When I was doing my 3rd year B. Tech, I got a chance to attend a Career Abroad program conducted by Mr.Sivakumar and Ms.Savitri in SASTRA. That was a life changing experience and I got to know about the Masters’ programs in many different universities across the globe. I was so excited and started preparing for GRE. In the mean time, I got placed in an IT company. I didn’t want to take up the job because I wanted to do masters. But then, the financial situation was not so favorable to start masters immediately after my Bachelor’s degree. Even my parents advised me to take up the job to gain some experience. To be frank, they were afraid to send me abroad initially. After all this drama, I started working with the intention that I will quit after 2 years. Though I took up the job, I used to think every single day that I should study Bioinformatics and shouldn’t work as a software engineer. I couldn’t handle this after 1 year. I made a bold decision to quit my job and apply for Masters.

What was the turning point?

Though my initial plan was to do my masters in US, I got to know from my friends that there are many exciting opportunities for Bioinformaticians in Europe. So, I sent my applications mainly to the universities in Scandinavia and Switzerland. I had to wait for 6 months to get the decision from the universities. I had no clues what to do during these 6 months and approached Shiva sir about getting a position in Trichy Plus. He immediately agreed and I started working there. I would say that this was one of the best experiences in my life. I really enjoyed interacting with students and helping them with their career growth. In fact, this job made me realize that communication skills are my strongest assets. Thanks to Siva sir and Savitri mam for being the mastermind behind the success of many students from Trichy. I feel so great to be a part of TRICHY PLUS.

Finally, after waiting for 6 months I got the admission letters from all the Universities, I applied. I chose University of Helsinki over other Universities because the Masters program is really flexible in Finland i.e you are free to do any course you like during your Masters, including the ones from other departments. Moreover, the quality of education is really good in Finland and it is free. Having all this in mind, I took the major step forward to accept my admission and moved to Finland.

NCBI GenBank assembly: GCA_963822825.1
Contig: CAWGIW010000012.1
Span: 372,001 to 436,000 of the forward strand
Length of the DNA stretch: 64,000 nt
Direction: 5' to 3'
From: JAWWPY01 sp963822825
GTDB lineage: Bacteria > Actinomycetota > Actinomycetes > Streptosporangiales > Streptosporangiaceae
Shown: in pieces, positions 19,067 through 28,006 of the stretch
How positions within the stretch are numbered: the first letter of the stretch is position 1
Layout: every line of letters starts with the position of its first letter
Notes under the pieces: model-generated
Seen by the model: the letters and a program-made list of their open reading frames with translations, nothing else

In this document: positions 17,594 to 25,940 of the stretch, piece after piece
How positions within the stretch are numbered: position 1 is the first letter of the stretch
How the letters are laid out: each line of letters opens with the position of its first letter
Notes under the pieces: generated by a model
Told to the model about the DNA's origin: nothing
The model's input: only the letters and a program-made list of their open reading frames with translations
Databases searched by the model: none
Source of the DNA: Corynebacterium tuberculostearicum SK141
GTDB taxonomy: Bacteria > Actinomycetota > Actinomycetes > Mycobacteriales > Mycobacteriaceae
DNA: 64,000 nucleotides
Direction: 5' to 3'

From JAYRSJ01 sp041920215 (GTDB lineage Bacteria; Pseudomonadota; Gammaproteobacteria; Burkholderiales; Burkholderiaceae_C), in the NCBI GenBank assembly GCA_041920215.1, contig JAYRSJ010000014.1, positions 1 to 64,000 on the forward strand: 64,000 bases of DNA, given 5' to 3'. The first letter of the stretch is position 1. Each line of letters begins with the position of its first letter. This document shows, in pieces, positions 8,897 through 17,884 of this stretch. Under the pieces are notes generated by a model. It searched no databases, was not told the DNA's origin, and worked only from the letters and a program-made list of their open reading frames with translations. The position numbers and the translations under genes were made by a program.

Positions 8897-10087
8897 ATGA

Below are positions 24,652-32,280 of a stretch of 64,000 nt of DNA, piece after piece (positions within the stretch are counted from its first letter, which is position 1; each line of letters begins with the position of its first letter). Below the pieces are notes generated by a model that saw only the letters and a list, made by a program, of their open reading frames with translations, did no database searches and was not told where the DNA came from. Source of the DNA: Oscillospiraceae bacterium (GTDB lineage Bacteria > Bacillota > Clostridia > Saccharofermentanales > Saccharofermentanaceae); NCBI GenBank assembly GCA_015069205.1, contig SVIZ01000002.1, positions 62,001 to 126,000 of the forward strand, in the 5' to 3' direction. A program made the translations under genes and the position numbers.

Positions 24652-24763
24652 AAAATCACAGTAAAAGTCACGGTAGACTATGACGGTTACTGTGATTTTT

What do you do in BioInformatics?

Finland is very different from India, both climate-wise and culture-wise. I was shocked in the beginning. But then within a year, I got adapted to everything with the help of my friends. Gradually, things turned out good and I got an opportunity to do my Masters thesis in a Pharma company, where I worked on developing new computational methods to assist the design of selective drugs for cancer targets. Overall, I was very happy with my research experience and wanted to continue further.

With the support of my research supervisors, I started a PhD in Computational Drug Discovery at the University of Helsinki in 2012. Even though I have been to many conferences during my PhD, attending the Lindau Nobel Laureates meeting, where I got an opportunity to meet “30 Nobel Laureates” in the field of Medicine and Physiology was a life changing experience. The mind-blowing speeches by the great legends changed the way I think and do research. This was indeed the happiest and the best moment in my life. Though my PhD journey has been quite successful so far, I faced many challenges. The moment I think that my research is contributing to improve the strategies used in drug design, all these problems disappear like passing clouds. As a PhD student, I think it’s just the beginning. I am looking forward for much more challenges and opportunities.

In addition to doing research, I have been traveling quite a lot for the past 5 years. Every trip has been a memorable one, because of the interesting personalities I met during these trips. You learn only by experiencing things and meeting people. Whenever you get a chance to travel, utilize it.

Something that I learnt during these years, “Always pursue your passion. Success will follow you”. Whenever you are confused about making a decision, take a short break, devote some time for yourself and do what you think is right. Sometimes, it is good to satisfy others. But it’s your life. You need to decide, what is good and what is bad for you.